Meanwhile, Kang-Soo is processing the release of the mysterious Jung. More evidence has accumulated to suggest he’s Kang-Soo’s father, but this is the first scene where we see an emotional connection that goes beyond the brotherly teasing we’ve seen up till now. Jung is furious that Kang-Soo borrowed money to secure his release, while Kang-Soo wants Jung to take his help in order to avoid having a criminal record.
As Jung is on his way out of the building, Chief Moon is lying in wait for him and joins him in the elevator. The cryptic conversation that follows reveals little except that they know each other. It also confirms earlier hints that Chief Moon has taken dirty money of some kind. If it comes to a showdown between these two, I’m not sure who I’m going to root for. Jung appears at least to be “an honest villain,” as Shakespeare said.
Yeol-Moo pursues her case. She obtains important evidence from an interview with the dead girl’s mute brother, while Dong-Chi discovers clues in CCTV tapes. The fact that the deceased child used sign language leads to a poignant moment when the team discovers a recording of her signing “Help me” to a police camera. Again, something is revealed through silence, not speech. It’s a fascinating thematic current for a show about the law, which depends after all on words.
We learn a few more scraps of information about Yeol-Moo’s late brother Byul, as her work with the young boy reminds her of her past. We learn that she was the last family member to see him alive, and that her mother blames her for his disappearance.
The day’s efforts result in evidence that the girl’s caretaker abused her and caused her death. Dong-Chi provides evidence that he’s a mensch by prompting Yeol-Moo to make the arrest—her first. And we learn that Chief Moo secretly helped out, too, despite his original criticism of Yeol-Moo’s handling the case. (Talk about erratic!)
With this mystery wrapped up, Yeol-Moo heads home. Her mother has found her new address, having learned it indirectly from Dong-Chi. In a short, painful argument between Yeol-Moo and her mother, we learn that her mother is especially emotionally unstable when kids are concerned. She has been accused of abducting or trying to abduct other people’s children. Yeol-Moo doesn’t spare much sympathy for her mother, but we can see that it’s a frustrating situation and that her anger is accompanied by love as well.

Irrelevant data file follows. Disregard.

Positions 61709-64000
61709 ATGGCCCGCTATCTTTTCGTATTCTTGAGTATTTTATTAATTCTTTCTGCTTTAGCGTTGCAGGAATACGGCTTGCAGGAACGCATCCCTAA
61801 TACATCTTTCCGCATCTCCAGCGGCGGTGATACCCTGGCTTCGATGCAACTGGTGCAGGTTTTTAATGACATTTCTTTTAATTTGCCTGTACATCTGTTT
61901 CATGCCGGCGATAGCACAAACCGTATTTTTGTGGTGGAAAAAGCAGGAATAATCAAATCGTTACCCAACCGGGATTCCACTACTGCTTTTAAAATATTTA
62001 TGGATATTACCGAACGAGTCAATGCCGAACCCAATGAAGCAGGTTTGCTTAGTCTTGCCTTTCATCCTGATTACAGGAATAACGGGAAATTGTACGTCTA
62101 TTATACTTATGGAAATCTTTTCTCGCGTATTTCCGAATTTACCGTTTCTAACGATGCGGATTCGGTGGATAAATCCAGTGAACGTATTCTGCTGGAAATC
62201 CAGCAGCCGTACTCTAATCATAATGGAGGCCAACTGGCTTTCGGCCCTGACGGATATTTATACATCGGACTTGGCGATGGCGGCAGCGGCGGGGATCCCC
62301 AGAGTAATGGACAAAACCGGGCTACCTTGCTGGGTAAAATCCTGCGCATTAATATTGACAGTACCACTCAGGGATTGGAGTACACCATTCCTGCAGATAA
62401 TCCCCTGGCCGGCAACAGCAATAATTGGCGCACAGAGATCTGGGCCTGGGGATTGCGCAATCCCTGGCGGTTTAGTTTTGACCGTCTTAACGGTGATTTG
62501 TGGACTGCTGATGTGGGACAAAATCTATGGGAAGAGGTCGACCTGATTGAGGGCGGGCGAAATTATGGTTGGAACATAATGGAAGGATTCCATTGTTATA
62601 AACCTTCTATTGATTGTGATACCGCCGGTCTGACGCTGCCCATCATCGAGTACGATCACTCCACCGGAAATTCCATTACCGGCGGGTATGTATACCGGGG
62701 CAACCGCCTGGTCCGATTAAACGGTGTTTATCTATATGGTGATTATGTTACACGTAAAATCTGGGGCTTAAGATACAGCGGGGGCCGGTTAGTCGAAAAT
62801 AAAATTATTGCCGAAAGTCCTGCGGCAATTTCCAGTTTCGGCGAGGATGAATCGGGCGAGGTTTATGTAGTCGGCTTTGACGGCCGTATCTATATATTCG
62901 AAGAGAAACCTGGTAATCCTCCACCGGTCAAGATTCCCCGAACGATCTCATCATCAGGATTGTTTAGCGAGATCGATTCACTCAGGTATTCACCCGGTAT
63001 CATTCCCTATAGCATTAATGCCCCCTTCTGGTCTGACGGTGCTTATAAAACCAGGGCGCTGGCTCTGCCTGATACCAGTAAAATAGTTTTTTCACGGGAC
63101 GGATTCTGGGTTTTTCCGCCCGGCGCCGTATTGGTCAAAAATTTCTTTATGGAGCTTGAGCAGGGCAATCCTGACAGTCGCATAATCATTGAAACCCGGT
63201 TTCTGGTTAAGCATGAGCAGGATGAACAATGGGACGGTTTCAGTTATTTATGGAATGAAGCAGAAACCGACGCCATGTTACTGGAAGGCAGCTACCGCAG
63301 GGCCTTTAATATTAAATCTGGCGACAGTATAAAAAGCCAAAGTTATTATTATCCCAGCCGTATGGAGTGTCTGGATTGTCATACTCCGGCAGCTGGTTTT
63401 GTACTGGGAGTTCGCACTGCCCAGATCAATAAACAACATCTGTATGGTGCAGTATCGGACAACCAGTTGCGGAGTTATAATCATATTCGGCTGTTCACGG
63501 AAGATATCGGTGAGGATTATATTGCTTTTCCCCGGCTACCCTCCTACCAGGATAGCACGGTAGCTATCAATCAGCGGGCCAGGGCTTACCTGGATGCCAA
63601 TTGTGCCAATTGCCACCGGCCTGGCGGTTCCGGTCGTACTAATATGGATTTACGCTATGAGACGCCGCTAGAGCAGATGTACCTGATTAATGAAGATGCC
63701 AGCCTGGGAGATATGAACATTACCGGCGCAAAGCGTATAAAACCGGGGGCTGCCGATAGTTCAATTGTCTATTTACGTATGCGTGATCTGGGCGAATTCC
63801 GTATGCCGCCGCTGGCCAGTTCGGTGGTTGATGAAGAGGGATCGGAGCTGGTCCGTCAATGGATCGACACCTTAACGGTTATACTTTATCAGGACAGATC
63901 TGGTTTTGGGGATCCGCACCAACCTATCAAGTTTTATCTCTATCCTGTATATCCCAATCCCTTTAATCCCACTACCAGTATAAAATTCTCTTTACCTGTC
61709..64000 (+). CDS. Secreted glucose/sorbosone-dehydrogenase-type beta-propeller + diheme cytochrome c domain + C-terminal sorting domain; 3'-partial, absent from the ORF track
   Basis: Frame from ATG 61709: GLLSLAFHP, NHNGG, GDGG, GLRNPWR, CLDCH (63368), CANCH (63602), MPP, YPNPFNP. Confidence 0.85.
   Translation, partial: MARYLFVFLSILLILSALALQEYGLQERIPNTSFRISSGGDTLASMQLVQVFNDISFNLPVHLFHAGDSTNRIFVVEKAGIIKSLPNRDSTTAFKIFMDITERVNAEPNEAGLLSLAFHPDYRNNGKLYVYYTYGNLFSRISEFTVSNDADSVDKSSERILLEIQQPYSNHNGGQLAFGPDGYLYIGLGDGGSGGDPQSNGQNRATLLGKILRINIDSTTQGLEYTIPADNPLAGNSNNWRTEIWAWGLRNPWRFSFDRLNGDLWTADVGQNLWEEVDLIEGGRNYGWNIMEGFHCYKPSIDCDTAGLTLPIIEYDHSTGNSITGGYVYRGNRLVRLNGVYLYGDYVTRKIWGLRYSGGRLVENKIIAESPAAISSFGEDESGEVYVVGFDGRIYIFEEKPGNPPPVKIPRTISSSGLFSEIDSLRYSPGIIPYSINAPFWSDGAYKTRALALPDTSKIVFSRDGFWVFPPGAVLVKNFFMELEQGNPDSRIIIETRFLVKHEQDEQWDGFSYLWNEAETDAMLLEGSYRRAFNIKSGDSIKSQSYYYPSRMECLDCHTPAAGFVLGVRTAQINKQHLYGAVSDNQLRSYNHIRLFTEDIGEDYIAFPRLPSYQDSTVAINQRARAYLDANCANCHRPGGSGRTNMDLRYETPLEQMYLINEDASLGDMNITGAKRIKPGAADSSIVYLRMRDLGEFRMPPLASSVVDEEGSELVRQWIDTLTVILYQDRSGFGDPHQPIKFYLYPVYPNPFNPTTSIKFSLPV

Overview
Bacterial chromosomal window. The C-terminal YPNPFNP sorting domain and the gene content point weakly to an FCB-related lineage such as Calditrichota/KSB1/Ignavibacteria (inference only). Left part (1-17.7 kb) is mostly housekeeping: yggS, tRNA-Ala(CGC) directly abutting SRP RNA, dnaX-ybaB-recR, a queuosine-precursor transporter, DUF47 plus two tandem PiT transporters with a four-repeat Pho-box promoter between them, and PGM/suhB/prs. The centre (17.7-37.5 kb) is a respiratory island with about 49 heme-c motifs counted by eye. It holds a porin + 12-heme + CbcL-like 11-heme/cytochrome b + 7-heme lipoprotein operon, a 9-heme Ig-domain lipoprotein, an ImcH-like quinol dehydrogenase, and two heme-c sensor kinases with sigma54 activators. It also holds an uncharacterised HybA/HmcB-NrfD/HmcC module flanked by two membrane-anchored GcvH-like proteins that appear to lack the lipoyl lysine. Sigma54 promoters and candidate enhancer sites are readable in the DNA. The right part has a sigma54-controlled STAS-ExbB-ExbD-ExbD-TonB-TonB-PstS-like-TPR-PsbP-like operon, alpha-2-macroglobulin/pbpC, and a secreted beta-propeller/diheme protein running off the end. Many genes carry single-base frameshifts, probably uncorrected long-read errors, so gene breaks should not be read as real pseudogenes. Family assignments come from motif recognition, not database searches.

In the final scene, it’s night and the house is quiet. Yeol-Moo and Dong-Chi talk.
“You got good grades,” she says.
She shows him the other fragment of his grade report, the one she has carried for years with its message written on the back. (His scrap had his name on it; her scrap is mostly numbers.) Dong-Chi’s hands suddenly start shaking as he takes the other half of the wrinkled paper. When he turns over the scrap and sees the words, “Please help me,” he grows more upset.
Thank God, for once the credits roll without any pop music, because after that scene, even silence was rattling my nerves. Two episodes in a row where Prosecutor Koo is almost in tears in the last scene—how can my heart handle this? I don’t for a second believe he killed her brother, but he knows something that’s upsetting him. Does he know the person who killed Byul? Does he have an “erratic,” possibly murderous, family member? We don’t know anything about his family, after all.
And how does he even know who Byul is, given that he was a teenager when Byul was abducted? Why does he carry around a file on Byul? What significance does that fragment of an old document have for him? And if the subject is this upsetting to him, how did he spend the whole day calmly going about his business? Who the heck is this guy?
On the other side of the equation, what evidence does Yeol-Moo have? Why does she think he’s responsible? She’s not an idiot and she’s had a long time to think about this. What has she deduced?
And how many episodes before we can see Choi Jin-Hyuk smile again?